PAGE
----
Flushing a Toilet Could Now Create Biofueladmin
According to the World Toilet Organization (WTO), the average US citizen uses a toilet 2,500 times a year, approximately 6-8 times daily. Now imagine if those flushes could be converted into a viable alternative energy source? According to an article in Popular Science, “your flushes can produce two or three gallons of biofuel per year when the wastewater is treated using a process, developed by scientists and engineers at the Department of Energy’s Pacific Northwest National Laboratory, called hydro-thermal liquefaction (HTL).”
Addressing the issue of global sanitation is among the UN’s top priorities of sustainable development goals, and for sees this process as an exciting prospect.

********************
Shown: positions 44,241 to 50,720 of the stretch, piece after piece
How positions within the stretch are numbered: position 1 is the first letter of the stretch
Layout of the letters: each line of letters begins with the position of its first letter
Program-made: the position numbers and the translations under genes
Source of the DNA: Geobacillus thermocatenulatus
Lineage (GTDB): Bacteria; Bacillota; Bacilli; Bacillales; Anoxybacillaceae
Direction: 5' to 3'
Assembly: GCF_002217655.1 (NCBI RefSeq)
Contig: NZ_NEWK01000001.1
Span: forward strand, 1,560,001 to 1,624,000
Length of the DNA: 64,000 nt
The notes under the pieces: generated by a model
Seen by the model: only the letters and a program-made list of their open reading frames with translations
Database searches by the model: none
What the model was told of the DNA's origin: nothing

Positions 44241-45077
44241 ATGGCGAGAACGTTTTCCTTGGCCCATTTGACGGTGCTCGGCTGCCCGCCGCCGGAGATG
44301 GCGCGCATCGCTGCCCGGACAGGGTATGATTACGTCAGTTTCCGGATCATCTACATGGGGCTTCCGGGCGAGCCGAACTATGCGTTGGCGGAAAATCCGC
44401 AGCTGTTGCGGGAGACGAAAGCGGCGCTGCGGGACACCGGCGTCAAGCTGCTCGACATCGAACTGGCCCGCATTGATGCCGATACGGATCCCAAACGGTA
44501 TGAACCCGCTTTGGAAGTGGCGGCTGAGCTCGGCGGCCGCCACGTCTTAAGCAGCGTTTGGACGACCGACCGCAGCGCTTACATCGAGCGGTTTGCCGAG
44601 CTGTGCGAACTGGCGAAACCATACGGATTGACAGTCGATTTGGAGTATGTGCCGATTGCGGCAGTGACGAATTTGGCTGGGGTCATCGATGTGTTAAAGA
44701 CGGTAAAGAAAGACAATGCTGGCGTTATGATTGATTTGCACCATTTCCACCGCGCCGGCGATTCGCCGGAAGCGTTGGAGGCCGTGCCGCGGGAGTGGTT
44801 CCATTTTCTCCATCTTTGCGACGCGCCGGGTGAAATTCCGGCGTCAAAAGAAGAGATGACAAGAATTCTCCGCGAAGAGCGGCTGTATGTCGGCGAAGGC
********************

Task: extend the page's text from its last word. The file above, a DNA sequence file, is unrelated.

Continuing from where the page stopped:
This process mimics the way crude oil forms, but instead of taking millions of years it only takes 45 minutes. HTL creates two main products: biocrude and a form of natural gas. It also creates a small amount of of nutrient-rich byproduct, which can be used in fertilizer production. If this method was implemented across all US wastewater treatment plants, 30-45 million of barrels of bio-oil could be produced per year. While this won’t completely replace current energy sources, it’s a step in the right direction.
“What sets HTL apart is the simplicity,” research engineer Justin Billing said. The technology works with any wet organic waste materials, such as sewage, algae, feedstock, or animal manure. These were once considered poor sources for biofuel because older processes required drying them out, but this does not. All it takes is pressure and heat — you must bake the material at 660 degrees Fahrenheit.